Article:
Maudemarie Clark's 1990 book Nietzsche on Truth and Philosophy treats Nietzsche like an actual philosopher — difficult to do with a thinker who resisted categorization so vehemently — engaging dialectically, argumentatively, and systematically with Nietzsche's views on truth, knowledge, and morality. It's the most academic treatment of Nietzsche on this list, but rewards the reader with deep excavations and interpretations of his thinking.

Nietzsche on Truth and Philosophy, by Maudemarie Clark

Further reading

Are there any other books you think should be on this list? Let us know via email or drop us a message on Twitter or Instagram.

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Learn everything you need to know about Friedrich Nietzsche in just six days. This introductory course distills Nietzsche’s best and most misunderstood ideas, from God is dead to the Übermensch.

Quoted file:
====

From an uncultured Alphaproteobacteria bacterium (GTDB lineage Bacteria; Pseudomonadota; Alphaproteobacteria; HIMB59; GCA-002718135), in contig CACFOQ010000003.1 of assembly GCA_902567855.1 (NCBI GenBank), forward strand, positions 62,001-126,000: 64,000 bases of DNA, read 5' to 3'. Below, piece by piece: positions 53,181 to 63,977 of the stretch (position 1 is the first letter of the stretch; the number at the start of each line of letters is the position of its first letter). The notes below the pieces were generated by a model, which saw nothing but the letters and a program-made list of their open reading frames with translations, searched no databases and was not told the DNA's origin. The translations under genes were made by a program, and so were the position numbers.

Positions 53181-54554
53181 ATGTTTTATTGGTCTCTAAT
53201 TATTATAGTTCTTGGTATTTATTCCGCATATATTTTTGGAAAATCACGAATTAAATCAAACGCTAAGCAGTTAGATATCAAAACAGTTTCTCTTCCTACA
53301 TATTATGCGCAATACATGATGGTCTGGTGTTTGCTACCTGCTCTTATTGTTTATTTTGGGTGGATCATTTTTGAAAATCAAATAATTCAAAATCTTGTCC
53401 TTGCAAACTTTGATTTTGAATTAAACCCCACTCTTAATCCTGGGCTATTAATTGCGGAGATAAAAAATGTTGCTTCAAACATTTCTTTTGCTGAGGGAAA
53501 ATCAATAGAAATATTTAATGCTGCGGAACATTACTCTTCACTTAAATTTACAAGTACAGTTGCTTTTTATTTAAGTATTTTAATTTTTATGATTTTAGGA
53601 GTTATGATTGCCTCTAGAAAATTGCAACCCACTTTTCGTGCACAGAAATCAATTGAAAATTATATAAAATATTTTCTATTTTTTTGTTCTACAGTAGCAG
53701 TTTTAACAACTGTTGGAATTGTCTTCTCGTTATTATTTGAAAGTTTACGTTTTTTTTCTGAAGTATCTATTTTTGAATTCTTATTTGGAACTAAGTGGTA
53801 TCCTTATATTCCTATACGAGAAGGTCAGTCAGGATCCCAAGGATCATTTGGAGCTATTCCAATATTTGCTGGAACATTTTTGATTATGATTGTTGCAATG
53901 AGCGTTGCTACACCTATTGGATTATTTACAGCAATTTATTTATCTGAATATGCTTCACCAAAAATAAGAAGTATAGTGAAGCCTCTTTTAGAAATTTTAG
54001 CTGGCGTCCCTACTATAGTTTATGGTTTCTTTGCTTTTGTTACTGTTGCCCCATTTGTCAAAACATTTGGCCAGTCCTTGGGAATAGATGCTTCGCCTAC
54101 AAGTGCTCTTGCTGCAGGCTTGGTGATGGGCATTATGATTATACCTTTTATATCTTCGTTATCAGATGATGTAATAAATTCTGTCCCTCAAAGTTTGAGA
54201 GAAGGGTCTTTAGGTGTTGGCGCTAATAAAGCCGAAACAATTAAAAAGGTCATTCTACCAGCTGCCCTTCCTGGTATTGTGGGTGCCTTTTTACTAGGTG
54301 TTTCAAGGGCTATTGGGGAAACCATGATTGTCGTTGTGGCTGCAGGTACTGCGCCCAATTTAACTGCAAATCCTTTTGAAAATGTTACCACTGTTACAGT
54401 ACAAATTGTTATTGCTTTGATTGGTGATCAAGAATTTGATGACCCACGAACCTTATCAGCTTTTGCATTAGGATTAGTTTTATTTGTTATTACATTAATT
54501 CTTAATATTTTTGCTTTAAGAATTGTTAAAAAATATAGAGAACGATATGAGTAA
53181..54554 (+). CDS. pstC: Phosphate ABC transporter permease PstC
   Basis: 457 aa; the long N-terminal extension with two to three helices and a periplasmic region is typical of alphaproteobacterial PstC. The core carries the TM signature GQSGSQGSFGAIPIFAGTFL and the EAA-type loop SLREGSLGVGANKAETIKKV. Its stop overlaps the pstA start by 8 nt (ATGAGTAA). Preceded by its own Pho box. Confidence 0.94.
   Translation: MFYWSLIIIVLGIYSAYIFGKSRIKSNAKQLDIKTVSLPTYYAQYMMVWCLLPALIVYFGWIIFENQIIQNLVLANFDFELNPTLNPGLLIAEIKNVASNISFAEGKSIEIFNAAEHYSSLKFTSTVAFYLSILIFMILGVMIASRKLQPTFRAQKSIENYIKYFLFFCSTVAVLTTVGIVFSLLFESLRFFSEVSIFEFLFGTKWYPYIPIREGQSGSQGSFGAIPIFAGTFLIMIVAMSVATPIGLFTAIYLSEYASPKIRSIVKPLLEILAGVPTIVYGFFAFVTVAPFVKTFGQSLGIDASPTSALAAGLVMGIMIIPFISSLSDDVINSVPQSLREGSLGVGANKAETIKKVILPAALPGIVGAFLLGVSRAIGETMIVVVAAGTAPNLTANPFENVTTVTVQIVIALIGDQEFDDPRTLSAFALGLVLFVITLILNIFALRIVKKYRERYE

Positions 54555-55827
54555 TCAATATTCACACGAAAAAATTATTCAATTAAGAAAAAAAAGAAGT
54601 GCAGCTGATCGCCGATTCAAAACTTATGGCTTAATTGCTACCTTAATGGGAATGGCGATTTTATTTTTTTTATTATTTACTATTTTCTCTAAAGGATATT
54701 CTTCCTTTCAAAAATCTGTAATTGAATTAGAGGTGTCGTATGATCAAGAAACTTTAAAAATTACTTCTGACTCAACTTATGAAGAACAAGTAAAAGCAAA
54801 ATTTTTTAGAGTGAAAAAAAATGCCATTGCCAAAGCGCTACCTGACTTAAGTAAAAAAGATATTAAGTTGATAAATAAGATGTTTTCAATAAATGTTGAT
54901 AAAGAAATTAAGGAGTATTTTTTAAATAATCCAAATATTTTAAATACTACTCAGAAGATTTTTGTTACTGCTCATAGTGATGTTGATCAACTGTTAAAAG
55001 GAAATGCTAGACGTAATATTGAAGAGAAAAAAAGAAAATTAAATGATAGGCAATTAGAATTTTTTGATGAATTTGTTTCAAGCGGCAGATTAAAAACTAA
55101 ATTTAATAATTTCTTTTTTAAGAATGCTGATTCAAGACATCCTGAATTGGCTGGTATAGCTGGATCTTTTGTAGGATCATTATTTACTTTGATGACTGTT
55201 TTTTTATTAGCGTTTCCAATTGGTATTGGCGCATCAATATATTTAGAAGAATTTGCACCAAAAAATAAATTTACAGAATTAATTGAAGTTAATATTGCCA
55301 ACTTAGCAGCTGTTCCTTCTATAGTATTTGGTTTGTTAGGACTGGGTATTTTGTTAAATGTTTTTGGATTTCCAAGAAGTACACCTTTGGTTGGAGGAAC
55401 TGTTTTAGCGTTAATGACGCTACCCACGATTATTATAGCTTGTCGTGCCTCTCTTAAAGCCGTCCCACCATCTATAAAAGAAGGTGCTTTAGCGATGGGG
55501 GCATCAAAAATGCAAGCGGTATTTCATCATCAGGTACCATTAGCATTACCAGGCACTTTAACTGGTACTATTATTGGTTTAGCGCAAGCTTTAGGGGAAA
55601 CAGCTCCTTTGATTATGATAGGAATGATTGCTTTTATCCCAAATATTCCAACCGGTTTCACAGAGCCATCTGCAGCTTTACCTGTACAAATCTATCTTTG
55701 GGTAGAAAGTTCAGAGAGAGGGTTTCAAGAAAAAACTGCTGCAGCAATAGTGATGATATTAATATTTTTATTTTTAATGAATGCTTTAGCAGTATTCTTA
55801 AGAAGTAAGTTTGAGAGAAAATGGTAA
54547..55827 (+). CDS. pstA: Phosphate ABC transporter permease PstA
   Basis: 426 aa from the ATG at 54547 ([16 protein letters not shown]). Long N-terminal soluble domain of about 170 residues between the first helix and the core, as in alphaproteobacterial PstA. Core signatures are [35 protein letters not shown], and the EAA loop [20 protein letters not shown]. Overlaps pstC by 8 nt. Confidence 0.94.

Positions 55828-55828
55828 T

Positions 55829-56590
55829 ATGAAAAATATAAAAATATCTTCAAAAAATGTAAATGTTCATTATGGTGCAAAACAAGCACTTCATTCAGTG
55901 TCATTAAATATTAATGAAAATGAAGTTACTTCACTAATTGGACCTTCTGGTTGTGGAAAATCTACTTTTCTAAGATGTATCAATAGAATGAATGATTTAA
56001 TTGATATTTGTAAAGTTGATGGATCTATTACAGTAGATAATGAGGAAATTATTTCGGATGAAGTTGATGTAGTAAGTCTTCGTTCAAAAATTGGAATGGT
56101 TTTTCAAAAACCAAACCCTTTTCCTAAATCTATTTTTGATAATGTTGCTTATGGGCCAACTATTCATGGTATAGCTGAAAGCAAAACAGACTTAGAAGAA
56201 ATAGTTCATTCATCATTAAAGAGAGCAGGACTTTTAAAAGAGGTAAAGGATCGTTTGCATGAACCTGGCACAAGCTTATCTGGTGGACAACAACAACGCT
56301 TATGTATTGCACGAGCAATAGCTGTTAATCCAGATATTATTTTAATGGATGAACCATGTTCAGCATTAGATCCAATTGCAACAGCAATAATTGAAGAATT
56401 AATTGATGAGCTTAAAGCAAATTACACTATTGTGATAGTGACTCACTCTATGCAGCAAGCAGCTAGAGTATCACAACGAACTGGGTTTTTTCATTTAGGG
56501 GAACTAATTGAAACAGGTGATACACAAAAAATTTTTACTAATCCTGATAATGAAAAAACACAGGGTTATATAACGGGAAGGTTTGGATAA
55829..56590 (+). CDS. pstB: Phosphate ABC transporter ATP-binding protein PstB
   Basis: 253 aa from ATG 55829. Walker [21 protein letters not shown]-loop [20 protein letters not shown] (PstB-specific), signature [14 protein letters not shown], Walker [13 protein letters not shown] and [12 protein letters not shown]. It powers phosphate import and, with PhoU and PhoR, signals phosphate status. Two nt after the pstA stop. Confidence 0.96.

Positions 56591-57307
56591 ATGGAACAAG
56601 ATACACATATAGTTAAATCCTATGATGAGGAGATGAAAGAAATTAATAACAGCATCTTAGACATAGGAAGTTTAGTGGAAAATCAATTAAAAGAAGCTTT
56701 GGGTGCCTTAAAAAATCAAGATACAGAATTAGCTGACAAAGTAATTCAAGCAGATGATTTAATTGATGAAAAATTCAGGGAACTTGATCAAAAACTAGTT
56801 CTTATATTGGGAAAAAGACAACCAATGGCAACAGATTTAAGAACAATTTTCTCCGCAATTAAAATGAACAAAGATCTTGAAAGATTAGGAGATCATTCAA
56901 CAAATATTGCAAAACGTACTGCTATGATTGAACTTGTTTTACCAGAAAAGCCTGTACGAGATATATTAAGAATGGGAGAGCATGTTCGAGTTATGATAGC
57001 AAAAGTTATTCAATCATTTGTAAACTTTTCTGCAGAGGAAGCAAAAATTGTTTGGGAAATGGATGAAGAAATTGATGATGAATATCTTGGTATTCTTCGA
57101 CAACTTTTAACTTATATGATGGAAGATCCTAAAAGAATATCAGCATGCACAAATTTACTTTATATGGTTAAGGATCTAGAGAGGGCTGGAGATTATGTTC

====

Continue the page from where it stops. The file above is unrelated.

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Great course experience, content was clear and simple to read. Loved the way the course was delivered and the writing was informative, interesting, and easy to understand. My favorite chapter was the final one on the will to power, I thought it brought everything together very nicely. Thanks for creating such an accessible course on Nietzsche!


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It was really good. Honestly, there are things I thought I knew but turns out I had completely misunderstood from the books and the course helped me to figure out what I was missing. The content was very easy to understand and didactic, covering everything I was hoping for, and the difficulty of material was very well balanced. Please make more!


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Excellent. Well written and an enjoyable read on my iPhone. I found the content very interesting. It’s been over 30 years since I took a course on Nietzsche - great to revisit the material at a later life stage and new perspective. My favorite chapter was the one on perspectivism.


  David U. on 11 March 2022